Bone Scan: Shop Dogs and the Need for New BonesPublished March 30, 2012
One of the benefits of being a shop dog in a dog store is obvious; if you want it you can probably have it. Thankfully, Millie and Olive are polite, as they refrain from helping themselves to our merch. The toys are of interest, but they really covet the bones. Millie will sit near a display and grumble-whine, glancing at the bones and then staring very pointedly at me. Olive takes a more direct approach, licking at the plastic wrapped-bones with her eyes at half mast.
In an effort to keep them constructively occupied (a theme in my world), I’ll give in and offer them one of our many bone options. Bully sticks, trachea, Achilles tendon, marrow bones, saddle knuckles, hooves ... the list of choices is impressive. Unfortunately, the ladies have gotten jaded, so sometimes when I offer a bone they’ll turn up their noses as if to say, “Ugh, I’m so over bully sticks. Got anything else?”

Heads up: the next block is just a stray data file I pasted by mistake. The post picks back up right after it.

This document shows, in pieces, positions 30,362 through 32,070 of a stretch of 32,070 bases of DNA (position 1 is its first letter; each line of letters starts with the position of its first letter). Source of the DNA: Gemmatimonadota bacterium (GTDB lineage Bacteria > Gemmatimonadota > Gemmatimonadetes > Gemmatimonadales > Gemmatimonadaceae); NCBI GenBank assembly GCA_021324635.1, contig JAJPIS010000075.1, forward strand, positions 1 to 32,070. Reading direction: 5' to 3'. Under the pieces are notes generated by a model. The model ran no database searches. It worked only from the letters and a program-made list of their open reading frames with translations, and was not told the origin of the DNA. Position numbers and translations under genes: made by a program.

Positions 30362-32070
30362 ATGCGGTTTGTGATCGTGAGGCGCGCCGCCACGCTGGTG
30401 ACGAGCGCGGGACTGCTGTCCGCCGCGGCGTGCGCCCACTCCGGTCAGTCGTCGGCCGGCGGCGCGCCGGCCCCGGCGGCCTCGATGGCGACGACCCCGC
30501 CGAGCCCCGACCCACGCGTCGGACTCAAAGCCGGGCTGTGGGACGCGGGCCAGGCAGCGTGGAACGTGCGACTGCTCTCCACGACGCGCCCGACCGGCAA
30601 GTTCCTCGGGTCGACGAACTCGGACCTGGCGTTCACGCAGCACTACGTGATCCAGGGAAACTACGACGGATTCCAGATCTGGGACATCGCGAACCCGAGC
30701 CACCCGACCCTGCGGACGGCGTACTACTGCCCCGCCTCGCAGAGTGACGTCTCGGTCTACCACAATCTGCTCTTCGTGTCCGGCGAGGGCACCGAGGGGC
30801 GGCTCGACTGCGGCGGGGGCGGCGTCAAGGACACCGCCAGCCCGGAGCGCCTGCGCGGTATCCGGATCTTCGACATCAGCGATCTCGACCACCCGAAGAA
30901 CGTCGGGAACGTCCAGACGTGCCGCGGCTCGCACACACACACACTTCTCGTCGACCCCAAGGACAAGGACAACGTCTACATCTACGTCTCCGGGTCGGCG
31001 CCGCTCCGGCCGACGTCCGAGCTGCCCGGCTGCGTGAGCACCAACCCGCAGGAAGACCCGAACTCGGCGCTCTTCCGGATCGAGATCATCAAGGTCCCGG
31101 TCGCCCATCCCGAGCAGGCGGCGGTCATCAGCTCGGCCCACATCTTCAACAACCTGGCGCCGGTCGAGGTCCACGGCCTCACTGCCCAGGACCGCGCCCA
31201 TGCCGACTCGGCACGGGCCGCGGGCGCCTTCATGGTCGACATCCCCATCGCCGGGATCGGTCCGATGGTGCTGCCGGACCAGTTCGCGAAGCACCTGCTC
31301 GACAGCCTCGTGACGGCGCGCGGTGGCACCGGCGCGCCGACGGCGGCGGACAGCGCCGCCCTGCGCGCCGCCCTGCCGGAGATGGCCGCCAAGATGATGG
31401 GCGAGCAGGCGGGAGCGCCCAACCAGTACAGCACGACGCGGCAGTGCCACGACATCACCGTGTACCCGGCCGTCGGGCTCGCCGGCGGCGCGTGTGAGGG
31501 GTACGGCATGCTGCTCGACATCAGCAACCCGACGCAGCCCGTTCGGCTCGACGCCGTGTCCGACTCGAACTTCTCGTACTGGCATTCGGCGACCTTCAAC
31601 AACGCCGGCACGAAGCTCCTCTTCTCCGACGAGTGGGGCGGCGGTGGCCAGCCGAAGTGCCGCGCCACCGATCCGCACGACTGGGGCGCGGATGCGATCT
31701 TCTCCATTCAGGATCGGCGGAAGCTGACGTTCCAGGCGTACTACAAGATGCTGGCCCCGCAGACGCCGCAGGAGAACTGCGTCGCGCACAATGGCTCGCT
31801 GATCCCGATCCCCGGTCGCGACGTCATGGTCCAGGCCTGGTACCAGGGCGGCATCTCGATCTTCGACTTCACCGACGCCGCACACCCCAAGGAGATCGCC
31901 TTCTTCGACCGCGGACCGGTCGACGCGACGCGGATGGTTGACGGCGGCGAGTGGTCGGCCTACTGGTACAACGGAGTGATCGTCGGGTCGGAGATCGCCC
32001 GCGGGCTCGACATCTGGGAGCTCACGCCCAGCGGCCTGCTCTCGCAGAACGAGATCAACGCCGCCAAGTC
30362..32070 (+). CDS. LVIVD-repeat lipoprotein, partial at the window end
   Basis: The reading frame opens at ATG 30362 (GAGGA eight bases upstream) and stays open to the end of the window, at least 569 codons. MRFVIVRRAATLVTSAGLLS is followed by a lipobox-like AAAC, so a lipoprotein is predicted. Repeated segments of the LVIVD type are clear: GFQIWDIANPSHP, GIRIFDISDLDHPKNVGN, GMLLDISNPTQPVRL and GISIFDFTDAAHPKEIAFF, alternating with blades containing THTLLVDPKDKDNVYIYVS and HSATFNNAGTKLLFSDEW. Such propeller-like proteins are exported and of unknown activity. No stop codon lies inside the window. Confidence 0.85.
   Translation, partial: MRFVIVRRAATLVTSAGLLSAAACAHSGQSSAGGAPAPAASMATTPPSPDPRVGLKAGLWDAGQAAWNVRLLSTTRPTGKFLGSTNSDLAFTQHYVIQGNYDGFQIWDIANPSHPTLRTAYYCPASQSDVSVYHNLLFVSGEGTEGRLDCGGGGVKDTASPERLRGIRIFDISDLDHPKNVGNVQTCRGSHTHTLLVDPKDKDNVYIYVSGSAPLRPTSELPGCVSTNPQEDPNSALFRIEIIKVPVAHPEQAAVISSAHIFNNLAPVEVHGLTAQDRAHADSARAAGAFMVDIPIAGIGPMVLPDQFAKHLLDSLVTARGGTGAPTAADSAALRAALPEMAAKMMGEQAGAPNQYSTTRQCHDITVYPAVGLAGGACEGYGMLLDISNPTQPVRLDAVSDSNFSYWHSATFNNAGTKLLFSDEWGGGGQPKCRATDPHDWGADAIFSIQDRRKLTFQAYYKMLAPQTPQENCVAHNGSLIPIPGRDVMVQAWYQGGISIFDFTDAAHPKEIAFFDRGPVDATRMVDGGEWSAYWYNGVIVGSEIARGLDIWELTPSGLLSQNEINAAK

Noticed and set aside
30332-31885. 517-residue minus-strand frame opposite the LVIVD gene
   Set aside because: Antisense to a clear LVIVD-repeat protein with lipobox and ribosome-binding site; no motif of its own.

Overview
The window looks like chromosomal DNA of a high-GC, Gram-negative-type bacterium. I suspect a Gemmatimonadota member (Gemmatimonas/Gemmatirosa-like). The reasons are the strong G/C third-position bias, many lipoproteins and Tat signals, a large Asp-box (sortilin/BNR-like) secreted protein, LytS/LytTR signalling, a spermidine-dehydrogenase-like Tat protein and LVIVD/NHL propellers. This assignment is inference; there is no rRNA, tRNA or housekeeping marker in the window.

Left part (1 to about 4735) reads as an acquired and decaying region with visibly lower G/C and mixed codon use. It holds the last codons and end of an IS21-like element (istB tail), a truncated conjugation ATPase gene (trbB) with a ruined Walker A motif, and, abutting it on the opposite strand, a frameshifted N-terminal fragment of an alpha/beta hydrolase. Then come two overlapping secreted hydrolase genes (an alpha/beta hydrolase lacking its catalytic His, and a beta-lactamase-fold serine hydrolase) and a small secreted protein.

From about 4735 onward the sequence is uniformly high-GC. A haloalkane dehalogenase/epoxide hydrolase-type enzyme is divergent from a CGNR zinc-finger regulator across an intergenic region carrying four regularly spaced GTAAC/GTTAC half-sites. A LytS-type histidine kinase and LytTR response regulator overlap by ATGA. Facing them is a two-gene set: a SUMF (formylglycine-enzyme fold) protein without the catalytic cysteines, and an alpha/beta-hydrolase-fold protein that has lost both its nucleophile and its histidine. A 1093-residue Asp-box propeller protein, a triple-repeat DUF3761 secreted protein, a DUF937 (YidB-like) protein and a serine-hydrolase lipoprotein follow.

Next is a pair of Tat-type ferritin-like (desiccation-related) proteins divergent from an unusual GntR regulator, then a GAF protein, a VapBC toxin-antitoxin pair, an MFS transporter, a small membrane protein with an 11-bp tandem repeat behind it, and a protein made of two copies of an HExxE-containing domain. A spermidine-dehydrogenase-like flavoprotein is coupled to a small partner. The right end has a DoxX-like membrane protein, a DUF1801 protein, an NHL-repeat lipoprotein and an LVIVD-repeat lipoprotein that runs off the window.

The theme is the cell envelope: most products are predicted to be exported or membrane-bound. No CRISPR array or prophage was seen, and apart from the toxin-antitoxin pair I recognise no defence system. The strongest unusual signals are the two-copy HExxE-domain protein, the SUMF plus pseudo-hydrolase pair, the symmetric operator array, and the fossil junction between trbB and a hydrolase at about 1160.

Once I find a bone that they deem worthy I usually have a good hour of peace while they chew. Then they decide, almost as a unit, that the bone of the moment is now yesterday’s news.
“Over it. What’s next?”
Unfortunately, the ladies know that they have options. (Options that are mere inches away from their faces.) Because of their insatiable need for chew novelty, I’m left with a graveyard’s worth of discarded but perfectly good bonie maronies. I’ve tried reintroducing old bones that they haven’t seen in a while but it never works. Old bones is old bones.
Their habit isn’t all bad - many of their cast-off bones become floor models, which allow our dog shoppers to try before they buy. On rare occasions, when they’re super bored, Millie or Olive will wander to a floor model bone and give it a sniff. One lick later and they’re back to asking me for something new.
Shop dogs, or shop divas?